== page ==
Called out of my fitful slumber by the buzzing on the nightstand, warm feet hitting the cold floor, I started my day. Long before the birds chirped or the sun pushed over the horizon, my coffee maker perked to life eventually providing its caffeinated nectar to shake me out of my early morning stupor. The hot water of the shower felt so good. I wanted to stand there and let the heat continue to warm me but life called and I had to answer. My usual morning routine continued, but the early hour and the knots in my stomach reminded me that this wasn’t an ordinary day. It wasn’t extraordinary either. Not really. But in my little life, the events of the day were significant.
On the road by six a.m. the darkness and rain enveloped the car. The cadence of the drops beating on the roof and windshield seemed a fitting soundtrack to the thoughts tumbling around in my head.
Arriving at the test center 30 minutes early (per the online instructions) I wasn’t the first to enter the doors. Unlike the warning in my preparation guide, the employees at the testing center were friendly, warm and welcoming. A nervous energy hung in the air of the tiny, single windowed waiting room as more people joined our anxious group. Each of us faced our own challenge: GRE, MCAT, ACTFL and some other with initials I can’t remember. One by one, we were led through the sign-in process. ID’s checked and validated, signatures gathered, clothes, pockets and jewelery checked, and finally scanned with a metal detector, we entered the cheerless, windowless, industrial gray room. There, the proctor showed me to my cubical. Number 7. Muted, fabric lined partitions housed a simple desk with earphones and a computer. My home for the next 4 to 5 hours. Two official pencils, four pieces of official scrap paper, two official tissues (yes, after I told them about allergies and a cold, they issued me tissues and I could only have two at a time…policy) and my driver’s license. I bowed my head, praying for clarity, recall and the ability to control my tears. Oh, yeah, I forgot to mention I fought tears the whole morning. Because of the test, yes, but when you’re a 45-year-old woman with a husband of 24 years and 4 children (3 of which are teens) there can be a myriad of reasons for tears and I’m a stress crier anyway. So, tears were brimming.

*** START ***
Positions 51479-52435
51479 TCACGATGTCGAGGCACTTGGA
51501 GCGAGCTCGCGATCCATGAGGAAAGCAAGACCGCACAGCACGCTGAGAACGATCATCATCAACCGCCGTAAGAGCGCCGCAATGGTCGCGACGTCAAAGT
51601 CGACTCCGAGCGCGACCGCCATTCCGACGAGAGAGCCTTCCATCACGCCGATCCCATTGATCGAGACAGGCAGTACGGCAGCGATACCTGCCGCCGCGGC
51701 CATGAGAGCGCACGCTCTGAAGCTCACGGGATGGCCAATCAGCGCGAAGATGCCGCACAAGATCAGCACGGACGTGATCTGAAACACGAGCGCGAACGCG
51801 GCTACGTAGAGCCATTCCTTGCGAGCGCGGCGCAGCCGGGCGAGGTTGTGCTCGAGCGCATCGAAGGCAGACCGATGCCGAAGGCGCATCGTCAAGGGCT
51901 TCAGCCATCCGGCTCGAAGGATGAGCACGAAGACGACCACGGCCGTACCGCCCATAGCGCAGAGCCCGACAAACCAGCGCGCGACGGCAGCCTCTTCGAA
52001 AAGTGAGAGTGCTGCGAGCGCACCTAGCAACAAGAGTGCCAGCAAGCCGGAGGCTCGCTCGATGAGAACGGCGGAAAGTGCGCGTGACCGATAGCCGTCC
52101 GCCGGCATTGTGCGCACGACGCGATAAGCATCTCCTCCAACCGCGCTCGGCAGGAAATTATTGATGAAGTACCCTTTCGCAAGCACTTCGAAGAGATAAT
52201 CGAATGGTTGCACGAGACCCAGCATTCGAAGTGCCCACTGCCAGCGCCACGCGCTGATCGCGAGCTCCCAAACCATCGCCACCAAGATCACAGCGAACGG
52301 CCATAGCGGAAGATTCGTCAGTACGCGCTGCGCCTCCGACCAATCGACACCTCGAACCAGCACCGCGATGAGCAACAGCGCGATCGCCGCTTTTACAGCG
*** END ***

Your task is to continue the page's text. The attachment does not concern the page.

One little click of the mouse and the test started.
Blocking out the background noise of other testers entering and exiting and the proctor pacing behind me and the clicking of computer keys and the buzz and hum of electronics and the little video cameras rimming the room capturing my every move, I plugged away. First the writing…then a verbal section…finally one of two quantitative sections I’d been dreading. The top right hand of the screen told me I was almost finished with section 3 of 6 sections. Almost halfway. A relieved sigh escaped. Then,
The cheerless, windowless, industrial gray room now void of light.
After a collective moan we sat, silent.
Strange little beeps sounded every few seconds.
Several moments passed. It’s hard to say how long. Time passes differently when you don’t have a clock to watch. After a few tense moments sitting in the dark wondering, the testing agent came in and told us to take our ID’s and come into the waiting room.
Diffused light from the only window in the waiting room was a welcome relief from the dark of the testing dungeon. We sat in chairs around the perimeter. Personally, I avoided eye contact and any conversation. Everyone else remained in silence as well (except two young, perky doctors-to-be…at least I assume they’re doctors-to-be since they were both taking the MCAT) . Not wanting to lose whatever concentration we had, we each retreated into the recesses of our own thoughts (well, not the 20 something Barbie Doctors who discussed med schools like they were comparing hair salons).
one dimly lit room
unanswered questions hanging
to be continued…